High-frequency oscillations (HFOs) in the intracerebral electroencephalogram (EEG) have been linked to the seizure onset zone (SOZ). We investigated whether HFOs can delineate epileptogenic areas even outside the SOZ by correlating the resection of HFO-generating areas with surgical outcome.
Twenty patients who underwent a surgical resection for medically intractable epilepsy were studied. All had presurgical intracerebral EEG (500Hz filter and 2,000Hz sampling rate), at least 12-month postsurgical follow-up, and a postsurgical magnetic resonance imaging (MRI). HFOs (ripples, 80–250Hz; fast ripples, >250Hz) were identified visually during 5 to 10 minutes of slow-wave sleep. Rates and extent of HFOs and interictal spikes in resected versus nonresected areas, assessed on postsurgical MRIs, were compared with surgical outcome (Engel's classification). We also evaluated the predictive value of removing the SOZ in terms of surgical outcome.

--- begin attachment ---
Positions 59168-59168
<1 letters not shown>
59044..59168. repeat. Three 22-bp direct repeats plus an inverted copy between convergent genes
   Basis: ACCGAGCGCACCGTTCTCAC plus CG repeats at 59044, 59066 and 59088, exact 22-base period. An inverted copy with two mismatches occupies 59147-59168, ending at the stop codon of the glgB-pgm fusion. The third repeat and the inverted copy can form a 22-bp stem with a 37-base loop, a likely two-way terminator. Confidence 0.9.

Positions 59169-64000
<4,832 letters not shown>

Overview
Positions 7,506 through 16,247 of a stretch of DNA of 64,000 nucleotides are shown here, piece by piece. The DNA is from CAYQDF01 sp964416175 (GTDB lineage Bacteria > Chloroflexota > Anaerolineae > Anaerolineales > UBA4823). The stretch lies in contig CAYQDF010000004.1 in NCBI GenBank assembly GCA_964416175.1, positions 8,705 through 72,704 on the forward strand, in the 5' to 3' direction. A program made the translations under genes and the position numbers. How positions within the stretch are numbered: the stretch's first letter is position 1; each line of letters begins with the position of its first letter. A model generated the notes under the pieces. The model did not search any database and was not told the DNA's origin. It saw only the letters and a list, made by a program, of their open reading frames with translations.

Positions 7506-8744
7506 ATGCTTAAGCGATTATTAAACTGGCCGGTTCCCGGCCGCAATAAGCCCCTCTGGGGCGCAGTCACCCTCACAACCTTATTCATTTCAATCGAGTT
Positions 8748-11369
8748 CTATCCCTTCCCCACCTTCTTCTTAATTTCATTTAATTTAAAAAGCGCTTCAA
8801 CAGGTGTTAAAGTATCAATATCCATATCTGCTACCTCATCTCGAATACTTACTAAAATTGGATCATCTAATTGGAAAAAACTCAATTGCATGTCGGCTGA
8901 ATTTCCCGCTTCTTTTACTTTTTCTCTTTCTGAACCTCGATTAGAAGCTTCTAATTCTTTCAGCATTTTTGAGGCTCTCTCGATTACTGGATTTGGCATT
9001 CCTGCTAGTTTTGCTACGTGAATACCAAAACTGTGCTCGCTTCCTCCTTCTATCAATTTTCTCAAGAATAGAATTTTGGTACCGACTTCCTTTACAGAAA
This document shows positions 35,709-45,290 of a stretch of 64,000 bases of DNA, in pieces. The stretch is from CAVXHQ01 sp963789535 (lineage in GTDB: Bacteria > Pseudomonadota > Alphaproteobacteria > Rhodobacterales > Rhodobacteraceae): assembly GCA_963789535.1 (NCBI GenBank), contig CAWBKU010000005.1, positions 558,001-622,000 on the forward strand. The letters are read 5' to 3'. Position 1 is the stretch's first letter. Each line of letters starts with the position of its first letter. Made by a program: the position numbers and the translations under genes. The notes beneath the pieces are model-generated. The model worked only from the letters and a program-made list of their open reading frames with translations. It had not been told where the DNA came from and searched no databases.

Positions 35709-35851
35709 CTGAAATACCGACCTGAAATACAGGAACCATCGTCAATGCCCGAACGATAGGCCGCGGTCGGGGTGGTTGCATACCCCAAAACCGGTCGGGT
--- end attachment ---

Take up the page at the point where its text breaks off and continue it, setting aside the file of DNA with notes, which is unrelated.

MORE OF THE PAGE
The mean duration of follow-up was 22.7 months. Eight patients had good (Engel classes 1 and 2) and 12 poor (classes 3 and 4) surgical outcomes. Patients with a good outcome had a significantly larger proportion of HFO-generating areas removed than patients with a poor outcome. No such difference was seen for spike-generating regions or the SOZ.
The correlation between removal of HFO-generating areas and good surgical outcome indicates that HFOs could be used as a marker of epileptogenicity and may be more accurate than spike-generating areas or the SOZ. In patients in whom the majority of HFO-generating tissue remained, a poor surgical outcome occurred. ANN NEUROL 2010;67:209–220